Wichita DACA recipients on Trump ending program: ‘It stabbed my heart’


WICHITA, Kan. (KSNW) – A pair of Wichita Deferred Action for Childhood Arrivals (DACA) recipients said they feel betrayed by President Donald Trump and his decision to rescind the DACA program.

“When he (Attorney General Jeff Sessions) stated that these are passionate moves on his behalf and Trump’s administration, it stabbed my heart. There was nothing passionate about what he and Trump decided to do by ending DACA,” said Tony Ibarra.

Tony Ibarra, 19, and his twin brother Alex Ibarra moved from Mexico to the United States when they were 3 years old.

“That was because of poverty. The town we were in was really, we didn’t have the best conditions. We didn’t have paved roads. The economy was kind of failing us,” said Alex Ibarra. “We seemed to notice that America, people were living the dream here, and we decided to move, and hopefully, this would happen to us.”

The two said their childhood was fairly normal. They said their mom and grandma would often talk about life in Mexico, but it wasn’t until the boys entered middle school that they realized they were different from some of their friends.

“I would say about 7th grade that my mom finally told us, ‘you don’t have a social security’ and I didn’t understand at that moment what that meant exactly. I didn’t know what challenges would be ahead by not having one,” said Tony.

Tony said the challenges hit during high school when he was applying for college, applying for scholarships, trying to get a job and trying to get a driver’s license. In 2013, the twins applied for the DACA program, a program that protects nearly 800,000 young adults brought to the U.S. illegally as children. As DACA recipients, the twins have been able to come out of the shadows and obtain valid driver’s licenses, enroll in college and legally secure jobs. They also pay income taxes.

“Oh gosh, it means a lot to be able to work in this great country, to be able to go to school in these great universities, to be able to do my taxes, to be able to drive without having the fear of being deported when stopped. It means a lot. It means the world to me,” Tony said.

“Before DACA was signed by Obama in 2012, I was living in fear. I knew that I was undocumented. I knew any mistake could get me deported and when DACA was introduced, it was just this weight off your shoulders,” Alex said.

However, the Ibarra’s, who graduated at the top of their Wichita West High School class, said that weight came barreling down on them on Tuesday when the Trump administration decided to end the DACA program.

“When Trump and Attorney General Jeff Sessions stated that they would be rescinding DACA was sort of like betrayal,” Tony said.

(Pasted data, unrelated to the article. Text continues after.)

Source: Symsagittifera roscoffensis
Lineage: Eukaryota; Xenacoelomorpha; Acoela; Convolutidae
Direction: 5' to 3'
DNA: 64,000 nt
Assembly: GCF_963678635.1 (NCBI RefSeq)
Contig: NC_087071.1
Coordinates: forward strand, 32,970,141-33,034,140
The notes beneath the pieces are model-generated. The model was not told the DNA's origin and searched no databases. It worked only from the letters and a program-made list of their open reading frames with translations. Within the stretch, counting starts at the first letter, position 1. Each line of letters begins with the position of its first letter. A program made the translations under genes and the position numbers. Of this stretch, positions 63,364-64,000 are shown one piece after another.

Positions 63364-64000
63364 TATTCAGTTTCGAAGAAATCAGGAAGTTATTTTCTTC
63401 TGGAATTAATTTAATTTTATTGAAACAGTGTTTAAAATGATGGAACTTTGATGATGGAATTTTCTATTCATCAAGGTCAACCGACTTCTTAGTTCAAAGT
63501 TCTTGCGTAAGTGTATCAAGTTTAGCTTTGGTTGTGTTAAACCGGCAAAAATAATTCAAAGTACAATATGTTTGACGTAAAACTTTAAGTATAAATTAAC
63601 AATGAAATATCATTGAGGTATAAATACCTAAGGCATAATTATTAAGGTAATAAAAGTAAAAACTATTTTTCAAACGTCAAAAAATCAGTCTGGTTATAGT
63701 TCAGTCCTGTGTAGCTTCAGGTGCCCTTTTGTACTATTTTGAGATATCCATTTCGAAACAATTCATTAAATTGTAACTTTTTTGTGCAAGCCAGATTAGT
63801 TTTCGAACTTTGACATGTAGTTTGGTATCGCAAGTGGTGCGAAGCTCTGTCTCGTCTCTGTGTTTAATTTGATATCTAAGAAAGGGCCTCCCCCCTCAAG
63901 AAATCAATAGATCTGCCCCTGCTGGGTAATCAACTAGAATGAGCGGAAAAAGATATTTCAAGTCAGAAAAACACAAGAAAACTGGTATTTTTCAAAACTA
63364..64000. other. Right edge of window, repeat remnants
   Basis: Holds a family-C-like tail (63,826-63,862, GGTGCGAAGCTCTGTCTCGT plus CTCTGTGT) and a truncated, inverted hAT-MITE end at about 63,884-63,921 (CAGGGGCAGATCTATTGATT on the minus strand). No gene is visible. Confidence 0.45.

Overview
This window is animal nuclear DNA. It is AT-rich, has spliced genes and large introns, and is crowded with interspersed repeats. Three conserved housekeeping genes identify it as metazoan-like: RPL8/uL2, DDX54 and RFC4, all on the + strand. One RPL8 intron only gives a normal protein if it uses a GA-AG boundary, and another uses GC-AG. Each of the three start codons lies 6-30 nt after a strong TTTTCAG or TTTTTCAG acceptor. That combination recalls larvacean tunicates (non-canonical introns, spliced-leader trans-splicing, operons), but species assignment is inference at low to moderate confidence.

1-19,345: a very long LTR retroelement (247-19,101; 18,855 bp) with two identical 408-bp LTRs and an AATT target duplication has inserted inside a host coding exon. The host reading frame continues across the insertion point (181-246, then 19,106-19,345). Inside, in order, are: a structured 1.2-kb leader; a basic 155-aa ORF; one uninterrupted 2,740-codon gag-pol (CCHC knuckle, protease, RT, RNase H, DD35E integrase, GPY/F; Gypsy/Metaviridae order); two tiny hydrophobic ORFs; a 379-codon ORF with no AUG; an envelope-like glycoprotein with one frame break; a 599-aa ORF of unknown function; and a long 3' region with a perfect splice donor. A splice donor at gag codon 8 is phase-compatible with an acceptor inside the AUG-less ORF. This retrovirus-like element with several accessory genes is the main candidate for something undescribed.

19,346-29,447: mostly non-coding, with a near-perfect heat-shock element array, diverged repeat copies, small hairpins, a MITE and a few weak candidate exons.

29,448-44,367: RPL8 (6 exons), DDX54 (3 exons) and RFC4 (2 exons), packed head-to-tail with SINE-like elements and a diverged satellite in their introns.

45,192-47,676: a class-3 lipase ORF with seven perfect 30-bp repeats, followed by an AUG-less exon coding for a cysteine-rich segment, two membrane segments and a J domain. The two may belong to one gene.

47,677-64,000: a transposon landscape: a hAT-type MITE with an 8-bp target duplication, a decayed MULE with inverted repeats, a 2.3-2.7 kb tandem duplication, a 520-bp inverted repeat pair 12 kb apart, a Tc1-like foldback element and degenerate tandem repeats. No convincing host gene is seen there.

The Trump administration gave Congress a six-month window to act before any currently protected individuals lose their ability to work, study and live without fear in the U.S. On Wednesday, Trump said he believes Congress will come up with a legislative solution to provide immigration protections for young undocumented immigrants.

“I’d like to see something where we have good border security, and we have a good DACA transaction where everybody is happy and now they don’t have to worry about it anymore because obviously as you know before it was not a legal deal, it was a deal that wouldn’t have held up and didn’t hold up. And even President Obama when he did it, when he signed it, he said this is obviously not something. He called it short-term. I’d like to see a permanent deal and I think it’s going to happen. I think we’re going to have great support from both sides of Congress and I really believe that Congress is going to work very hard on the DACA agreement and come up with something,” President Donald Trump said during a Wednesday news conference.

The Ibarras said they are hopeful Americans will understand the positive impact DACA recipients have had on the country.

“I believe the only solution to at least get them to open their mind is inform them about the facts. We cannot be protesting violently in the streets. It must be peacefully. Inform them with all of the actual facts of what we stand, the jobs we create, the revenue we generate in this country, the businesses we own, the taxes we pay,” Tony said. “People like my brother and I, thousands across this nation, hundreds and thousands across this nation, are here to fight for our future and the future of this country only. We are here to make a positive impact and nothing else.”

“I hope that the Americans here, everyone here, I hope that they see the good in us. That we aspire to be just as American as everybody else in our hearts, in our minds, we just don’t have it on paper, but that doesn’t limit us. We feel like we can be so much more in the country and on DACA, to allow us to grow, just to be accepting of who we are. At the end of the day we are all humans,” Alex said.

Tony and Alex said they will fight to stay in the U.S. and complete their degrees at Wichita State. Tony said he aspires to be a mechanical engineer. Alex said he hopes to one day become a commercial real estate guru.

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